There were many old log cabins were moved to the village, and our docent showed Sierra and I what my grandfather’s log home probably looked like 100 years ago. I was told they were poor with a dirt floor but many homes had the entrance of packed clay, then boarded floors to the left where the kitchen and bedrooms were. To the right was the stable in the same house, where the cow slept and the chickens. The docent could decipher from the photo in my camera, how the rooms were arranged by the size and location of the windows. It looked like a beautiful home here in the museum and I felt better about their so-called “poverty.” We too are considered poor in our society and it always makes me chuckle for we live such a rich and full life and have everything that we could want, despite a lower income.
Andrzej became our fast friend as we learned to tease and joke and his sarcastic wit shone through spectacularly and we enjoyed him immensely. My own father had been an expert at sarcasm, teaching me and all my siblings how to poke fun at the world and its people. It has gotten us into trouble more than a few times with those lacking an appreciation for this type of humor. Andrzej says it is a highly intelligent form of humor and it is our “family’s way. It is in our DNA.”
I liked that. Once again, I felt very connected to this man, this family, who were complete strangers a few days ago. He said, “I am 36, but I feel 21.” I get that. “I am 57 but I feel 31.” There are relatives back home who get this too- relatives who ignore their age, like my Aunt Dot, Tadek’s first cousin, who honored the need to sky dive and zip line in her late 70’s-early 80’s. As Andrzej says, “It’ s in our DNA.”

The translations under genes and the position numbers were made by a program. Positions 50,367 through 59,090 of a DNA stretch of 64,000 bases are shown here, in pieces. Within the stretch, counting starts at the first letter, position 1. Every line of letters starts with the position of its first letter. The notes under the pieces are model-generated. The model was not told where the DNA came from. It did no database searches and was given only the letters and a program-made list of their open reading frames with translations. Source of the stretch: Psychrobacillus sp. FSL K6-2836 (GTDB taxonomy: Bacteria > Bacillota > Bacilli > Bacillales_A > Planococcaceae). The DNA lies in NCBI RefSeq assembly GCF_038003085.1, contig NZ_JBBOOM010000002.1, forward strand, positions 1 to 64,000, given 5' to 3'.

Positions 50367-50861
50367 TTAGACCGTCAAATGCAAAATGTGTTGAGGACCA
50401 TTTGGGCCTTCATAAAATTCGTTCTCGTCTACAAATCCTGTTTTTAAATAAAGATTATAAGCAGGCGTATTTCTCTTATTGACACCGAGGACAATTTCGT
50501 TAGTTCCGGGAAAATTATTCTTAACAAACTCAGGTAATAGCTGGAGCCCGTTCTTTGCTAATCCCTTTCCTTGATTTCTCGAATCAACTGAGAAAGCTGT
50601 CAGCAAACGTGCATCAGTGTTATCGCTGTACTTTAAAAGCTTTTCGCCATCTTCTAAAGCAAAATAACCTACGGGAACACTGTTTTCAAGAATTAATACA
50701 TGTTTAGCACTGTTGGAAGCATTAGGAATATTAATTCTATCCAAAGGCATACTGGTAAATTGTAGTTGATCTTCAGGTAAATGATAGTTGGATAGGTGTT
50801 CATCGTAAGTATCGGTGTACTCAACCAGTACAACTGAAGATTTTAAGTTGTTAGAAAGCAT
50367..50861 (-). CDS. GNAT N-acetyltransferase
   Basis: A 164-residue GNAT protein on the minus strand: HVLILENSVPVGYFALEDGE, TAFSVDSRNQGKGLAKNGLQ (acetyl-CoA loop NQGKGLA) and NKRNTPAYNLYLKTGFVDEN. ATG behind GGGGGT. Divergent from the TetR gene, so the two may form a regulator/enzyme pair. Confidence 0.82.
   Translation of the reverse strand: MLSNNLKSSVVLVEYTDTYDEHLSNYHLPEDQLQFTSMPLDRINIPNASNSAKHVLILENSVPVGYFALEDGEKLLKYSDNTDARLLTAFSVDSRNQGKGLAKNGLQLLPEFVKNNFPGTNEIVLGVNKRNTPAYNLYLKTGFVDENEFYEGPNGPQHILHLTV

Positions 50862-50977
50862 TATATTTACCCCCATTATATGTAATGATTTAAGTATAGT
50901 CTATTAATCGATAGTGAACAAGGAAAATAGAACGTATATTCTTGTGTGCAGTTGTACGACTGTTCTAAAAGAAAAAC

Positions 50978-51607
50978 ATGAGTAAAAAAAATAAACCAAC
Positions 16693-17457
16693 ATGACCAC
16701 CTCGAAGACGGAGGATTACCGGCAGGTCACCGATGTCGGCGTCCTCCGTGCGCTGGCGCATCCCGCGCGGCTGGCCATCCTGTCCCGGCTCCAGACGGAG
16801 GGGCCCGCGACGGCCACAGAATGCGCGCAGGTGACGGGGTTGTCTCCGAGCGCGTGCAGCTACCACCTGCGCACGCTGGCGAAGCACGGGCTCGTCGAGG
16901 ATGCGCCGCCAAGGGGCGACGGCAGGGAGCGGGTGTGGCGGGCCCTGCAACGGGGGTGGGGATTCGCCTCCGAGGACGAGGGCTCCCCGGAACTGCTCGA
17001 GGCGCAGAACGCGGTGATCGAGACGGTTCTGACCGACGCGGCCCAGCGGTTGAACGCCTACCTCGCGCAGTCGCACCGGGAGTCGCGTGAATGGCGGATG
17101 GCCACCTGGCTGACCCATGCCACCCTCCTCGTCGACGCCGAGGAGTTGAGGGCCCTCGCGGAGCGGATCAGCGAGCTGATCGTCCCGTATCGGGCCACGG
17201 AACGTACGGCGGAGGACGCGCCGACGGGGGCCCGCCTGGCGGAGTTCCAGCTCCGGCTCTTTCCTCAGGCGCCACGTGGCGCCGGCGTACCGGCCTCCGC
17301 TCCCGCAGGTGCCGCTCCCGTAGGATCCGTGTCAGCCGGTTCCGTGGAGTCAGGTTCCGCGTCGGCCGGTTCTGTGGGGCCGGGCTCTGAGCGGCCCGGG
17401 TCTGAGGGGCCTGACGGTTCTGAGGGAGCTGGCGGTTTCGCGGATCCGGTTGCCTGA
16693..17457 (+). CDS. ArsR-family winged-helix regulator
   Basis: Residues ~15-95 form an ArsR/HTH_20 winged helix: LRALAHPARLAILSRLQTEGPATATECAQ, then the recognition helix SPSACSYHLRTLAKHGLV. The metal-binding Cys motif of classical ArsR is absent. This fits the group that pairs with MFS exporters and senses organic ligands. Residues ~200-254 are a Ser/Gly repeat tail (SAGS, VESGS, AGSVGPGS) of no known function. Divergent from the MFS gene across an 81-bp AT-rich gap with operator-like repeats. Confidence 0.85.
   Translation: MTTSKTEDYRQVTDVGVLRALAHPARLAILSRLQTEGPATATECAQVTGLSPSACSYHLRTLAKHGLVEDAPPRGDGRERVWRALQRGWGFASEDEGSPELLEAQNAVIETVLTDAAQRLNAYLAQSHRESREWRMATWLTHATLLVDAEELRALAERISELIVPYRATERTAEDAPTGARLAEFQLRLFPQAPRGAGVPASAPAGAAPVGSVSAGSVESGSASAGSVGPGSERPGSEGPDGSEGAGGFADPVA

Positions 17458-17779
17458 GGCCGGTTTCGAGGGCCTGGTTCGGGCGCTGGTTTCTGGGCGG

Our wonderful visit with our relatives culminated on our last day when Andrzej planned a special outing for Sierra and I. He borrowed and jammed three bikes into his car, purchased a loop of kielbasa and a loaf of rye bread, and sped off on a biking adventure.
The sky looked ominous. It was chilly and damp and felt like it could rain. Sierra did not fully trust him but I did, from way back when I was studying him on day 1. As we cycled through the forest and meadows, he admitted to me how much he loved riding bike and I just smiled. Me too. It is in the DNA. We stooped to comb the forest duff for edible orange mushrooms and slit their necks and popped them into a cloth bag for supper, that swung from my backpack as I rode.
For a snack, we stopped at a camp and gathered dry dead fir sticks and Andrzje started a fire and sharpened sticks to skewer kielbasa lengths in the sizzling fire. “Does everyone do this when they go for a bike ride?’ we asked. “Only the crazy one” and we felt certain why we adored him. The skin popped and slit as the delicious juices ran and we thought, only in Poland.
Come evening, we sped back to our car as the sun painted the hills with liquid gold. “Look at that,” Andrvej shouted to me. Yes, I saw the beauty. Suddenly we saw by the road, a massive hay bale pile with children playing on the top and the setting set filling the sky with back-lit color. I threw down my bike, grabbed my camera and ran to them.
Without thinking, I shouted directions in English, never pausing to think they wouldn’t understand me. “Hold hands! Jump! Jump higher!” and so they did. They had recognized my language and as the sun set and they jumped into the heavenly light, I felt as if I would burst.
But we should not be so shocked. As I sit on the bus ride back to Krakow and the airport, I continually tear up and think of my Polish relatives. “Whatever did I expect? It’s in the DNA” Andrzej said. Of course. The love is in the DNA. They took a chance, unlocked the gate, let us in and gave us the key.
Once again, in my life, I have been given proof, that we should hold hands and jump into the sky- take chances together and with any luck, be met with the gift of recognition.
One last note- Andrzej later told me that Wesola, the village of my grandfather, means “Happy” in Polish. No wonder my life has been blessed by abundance. Look at where I have come from.